Quick Sciatica Pain Relief

Charlie Dickson
March 6, 2024
Reading Time: 6 minutes
Table of Contents

    What is Sciatica?

    Sciatica is a general term used to describe back pain that travels down the leg. While it doesn’t have an official definition, it is often used to specify pain in this area though to be related to a nerve or nerve root. Loss of normal function of a nerve is called radiculopathy and is often associated with the experience of “pins and needles” or a dull, burning ache. [1]

    Do I need to See a Doctor? 

    In addition to the discomfort, back pain can also be scary for some. That doesn’t mean you always need to see a doctor, even if you think it’s sciatica. 

    However, there are a few specific situations that you should see a doctor for before trying some of the relief methods in the next section. Here are a few situations where we’d recommend getting in touch with your doctor:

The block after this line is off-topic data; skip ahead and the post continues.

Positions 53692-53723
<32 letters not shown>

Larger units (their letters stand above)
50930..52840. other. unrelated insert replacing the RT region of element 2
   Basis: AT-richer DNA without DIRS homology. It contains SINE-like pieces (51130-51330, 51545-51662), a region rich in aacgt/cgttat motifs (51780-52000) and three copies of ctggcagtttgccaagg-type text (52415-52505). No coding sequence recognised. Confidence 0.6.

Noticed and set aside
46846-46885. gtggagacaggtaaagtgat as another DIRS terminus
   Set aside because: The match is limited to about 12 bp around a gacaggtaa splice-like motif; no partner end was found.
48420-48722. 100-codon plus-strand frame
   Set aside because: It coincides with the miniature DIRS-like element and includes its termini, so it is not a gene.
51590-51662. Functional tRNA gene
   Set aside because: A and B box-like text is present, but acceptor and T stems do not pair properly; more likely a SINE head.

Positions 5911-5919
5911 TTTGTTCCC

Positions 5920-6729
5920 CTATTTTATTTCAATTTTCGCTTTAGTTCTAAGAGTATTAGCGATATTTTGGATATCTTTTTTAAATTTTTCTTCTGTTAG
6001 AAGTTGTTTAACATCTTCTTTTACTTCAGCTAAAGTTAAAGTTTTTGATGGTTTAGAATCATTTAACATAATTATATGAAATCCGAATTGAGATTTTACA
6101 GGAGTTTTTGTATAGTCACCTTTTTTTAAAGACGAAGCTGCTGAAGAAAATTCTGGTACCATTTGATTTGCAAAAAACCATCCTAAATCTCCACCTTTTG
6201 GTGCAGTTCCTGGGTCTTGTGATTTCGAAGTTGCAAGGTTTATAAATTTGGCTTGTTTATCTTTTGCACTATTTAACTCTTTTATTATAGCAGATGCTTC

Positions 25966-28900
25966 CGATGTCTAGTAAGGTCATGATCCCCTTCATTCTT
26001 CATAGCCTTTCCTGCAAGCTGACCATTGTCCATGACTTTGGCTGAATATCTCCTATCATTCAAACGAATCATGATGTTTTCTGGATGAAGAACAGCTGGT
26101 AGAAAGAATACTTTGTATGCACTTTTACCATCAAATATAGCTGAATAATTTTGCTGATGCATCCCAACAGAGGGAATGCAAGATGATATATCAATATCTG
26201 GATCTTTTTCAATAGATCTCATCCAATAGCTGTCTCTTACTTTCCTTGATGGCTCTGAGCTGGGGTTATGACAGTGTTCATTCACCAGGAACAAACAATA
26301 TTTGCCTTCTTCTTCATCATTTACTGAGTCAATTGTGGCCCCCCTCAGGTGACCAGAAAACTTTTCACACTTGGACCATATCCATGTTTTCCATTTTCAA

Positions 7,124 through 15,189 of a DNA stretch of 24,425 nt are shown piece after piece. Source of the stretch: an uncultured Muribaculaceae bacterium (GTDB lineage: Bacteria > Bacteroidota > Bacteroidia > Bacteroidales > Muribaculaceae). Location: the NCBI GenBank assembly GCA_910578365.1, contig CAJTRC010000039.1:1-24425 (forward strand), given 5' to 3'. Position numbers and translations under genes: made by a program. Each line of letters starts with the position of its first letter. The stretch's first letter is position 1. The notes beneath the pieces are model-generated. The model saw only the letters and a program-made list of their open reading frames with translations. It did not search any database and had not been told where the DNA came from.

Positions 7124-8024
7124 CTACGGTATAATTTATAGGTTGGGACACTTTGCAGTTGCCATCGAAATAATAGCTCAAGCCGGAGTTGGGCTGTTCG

• A sudden slip, fall, or other injury followed by an inability to stand up or bear weight
    • New bowel or bladder problems like incontinence, inability to go to the bathroom, and/or altered sensation in the groin area
    • Low back pain associated with unexplained weight loss, fevers, recent illness, or history of cancer
    • Pain going down your leg that’s progressively getting worse

    Typical “non-specific” low back pain resolves in an average of 6 to 8 weeks, whereas the timeline for radicular symptoms can vary. Among people with new radicular pain, about a third will get better quickly, another third will improve a bit, and the final third will stay the same or potentially get worse.

    If you’re not experiencing any of these symptoms, that’s great. The following section will focus on some exercises to help you feel better and get back to doing all the things you want to do.